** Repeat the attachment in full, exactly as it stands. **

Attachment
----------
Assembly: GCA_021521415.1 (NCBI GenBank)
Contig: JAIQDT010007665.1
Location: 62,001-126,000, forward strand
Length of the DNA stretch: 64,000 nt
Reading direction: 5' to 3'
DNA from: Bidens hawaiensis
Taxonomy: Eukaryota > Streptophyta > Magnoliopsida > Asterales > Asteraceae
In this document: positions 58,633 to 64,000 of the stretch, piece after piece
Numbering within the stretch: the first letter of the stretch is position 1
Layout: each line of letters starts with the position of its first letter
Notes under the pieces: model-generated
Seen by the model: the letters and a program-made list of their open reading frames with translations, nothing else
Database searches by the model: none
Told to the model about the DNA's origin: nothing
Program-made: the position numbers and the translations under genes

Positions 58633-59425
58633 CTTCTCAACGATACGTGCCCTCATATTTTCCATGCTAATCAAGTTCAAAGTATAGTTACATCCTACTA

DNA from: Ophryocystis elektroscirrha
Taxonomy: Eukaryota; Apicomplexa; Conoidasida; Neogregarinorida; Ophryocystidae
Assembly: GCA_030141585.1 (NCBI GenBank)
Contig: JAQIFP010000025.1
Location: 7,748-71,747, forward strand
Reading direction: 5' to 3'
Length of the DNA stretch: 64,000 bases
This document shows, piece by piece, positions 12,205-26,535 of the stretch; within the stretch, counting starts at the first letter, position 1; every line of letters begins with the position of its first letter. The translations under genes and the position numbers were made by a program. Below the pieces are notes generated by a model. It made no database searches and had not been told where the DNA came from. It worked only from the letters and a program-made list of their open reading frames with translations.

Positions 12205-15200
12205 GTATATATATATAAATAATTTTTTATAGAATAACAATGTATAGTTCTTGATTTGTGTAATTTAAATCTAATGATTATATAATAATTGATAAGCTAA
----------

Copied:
Assembly: GCA_021521415.1 (NCBI GenBank)
Contig: JAIQDT010007665.1
Location: 62,001-126,000, forward strand
Length of the DNA stretch: 64,000 nt
Reading direction: 5' to 3'
DNA from: Bidens hawaiensis
Taxonomy: Eukaryota > Streptophyta > Magnoliopsida > Asterales > Asteraceae
In this document: positions 58,633 to 64,000 of the stretch, piece after piece
Numbering within the stretch: the first letter of the stretch is position 1
Layout: each line of letters starts with the position of its first letter
Notes under the pieces: model-generated
Seen by the model: the letters and a program-made list of their open reading frames with translations, nothing else
Database searches by the model: none
Told to the model about the DNA's origin: nothing
Program-made: the position numbers and the translations under genes

Positions 58633-59425
58633 CTTCTCAACGATACGTGCCCTCATATTTTCCATGCTAATCAAGTTCAAAGTATAGTTACATCCTACTA

DNA from: Ophryocystis elektroscirrha
Taxonomy: Eukaryota; Apicomplexa; Conoidasida; Neogregarinorida; Ophryocystidae
Assembly: GCA_030141585.1 (NCBI GenBank)
Contig: JAQIFP010000025.1
Location: 7,748-71,747, forward strand
Reading direction: 5' to 3'
Length of the DNA stretch: 64,000 bases
This document shows, piece by piece, positions 12,205-26,535 of the stretch; within the stretch, counting starts at the first letter, position 1; every line of letters begins with the position of its first letter. The translations under genes and the position numbers were made by a program. Below the pieces are notes generated by a model. It made no database searches and had not been told where the DNA came from. It worked only from the letters and a program-made list of their open reading frames with translations.

Positions 12205-15200
12205 GTATATATATATAAATAATTTTTTATAGAATAACAATGTATAGTTCTTGATTTGTGTAATTTAAATCTAATGATTATATAATAATTGATAAGCTAA